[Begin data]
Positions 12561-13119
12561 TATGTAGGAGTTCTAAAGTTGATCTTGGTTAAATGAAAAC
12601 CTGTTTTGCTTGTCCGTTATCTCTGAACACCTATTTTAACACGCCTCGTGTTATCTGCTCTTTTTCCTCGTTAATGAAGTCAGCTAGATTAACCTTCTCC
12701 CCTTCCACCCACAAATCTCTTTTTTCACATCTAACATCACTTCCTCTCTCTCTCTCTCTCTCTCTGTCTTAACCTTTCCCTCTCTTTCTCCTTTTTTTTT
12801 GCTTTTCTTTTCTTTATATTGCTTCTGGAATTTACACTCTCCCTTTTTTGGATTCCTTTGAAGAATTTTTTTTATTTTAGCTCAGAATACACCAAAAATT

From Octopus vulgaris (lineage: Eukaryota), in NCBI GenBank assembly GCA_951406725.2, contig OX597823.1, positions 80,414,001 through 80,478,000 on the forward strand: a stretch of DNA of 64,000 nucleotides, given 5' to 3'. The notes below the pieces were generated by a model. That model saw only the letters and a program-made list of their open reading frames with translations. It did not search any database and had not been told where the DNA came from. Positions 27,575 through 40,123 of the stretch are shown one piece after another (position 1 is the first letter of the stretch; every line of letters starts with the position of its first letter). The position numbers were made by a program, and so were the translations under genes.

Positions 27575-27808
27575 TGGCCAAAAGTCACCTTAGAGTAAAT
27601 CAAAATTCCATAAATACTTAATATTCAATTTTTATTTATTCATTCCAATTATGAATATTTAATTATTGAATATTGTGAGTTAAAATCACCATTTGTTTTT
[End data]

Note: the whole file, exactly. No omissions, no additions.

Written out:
Positions 12561-13119
12561 TATGTAGGAGTTCTAAAGTTGATCTTGGTTAAATGAAAAC
12601 CTGTTTTGCTTGTCCGTTATCTCTGAACACCTATTTTAACACGCCTCGTGTTATCTGCTCTTTTTCCTCGTTAATGAAGTCAGCTAGATTAACCTTCTCC
12701 CCTTCCACCCACAAATCTCTTTTTTCACATCTAACATCACTTCCTCTCTCTCTCTCTCTCTCTCTGTCTTAACCTTTCCCTCTCTTTCTCCTTTTTTTTT
12801 GCTTTTCTTTTCTTTATATTGCTTCTGGAATTTACACTCTCCCTTTTTTGGATTCCTTTGAAGAATTTTTTTTATTTTAGCTCAGAATACACCAAAAATT

From Octopus vulgaris (lineage: Eukaryota), in NCBI GenBank assembly GCA_951406725.2, contig OX597823.1, positions 80,414,001 through 80,478,000 on the forward strand: a stretch of DNA of 64,000 nucleotides, given 5' to 3'. The notes below the pieces were generated by a model. That model saw only the letters and a program-made list of their open reading frames with translations. It did not search any database and had not been told where the DNA came from. Positions 27,575 through 40,123 of the stretch are shown one piece after another (position 1 is the first letter of the stretch; every line of letters starts with the position of its first letter). The position numbers were made by a program, and so were the translations under genes.

Positions 27575-27808
27575 TGGCCAAAAGTCACCTTAGAGTAAAT
27601 CAAAATTCCATAAATACTTAATATTCAATTTTTATTTATTCATTCCAATTATGAATATTTAATTATTGAATATTGTGAGTTAAAATCACCATTTGTTTTT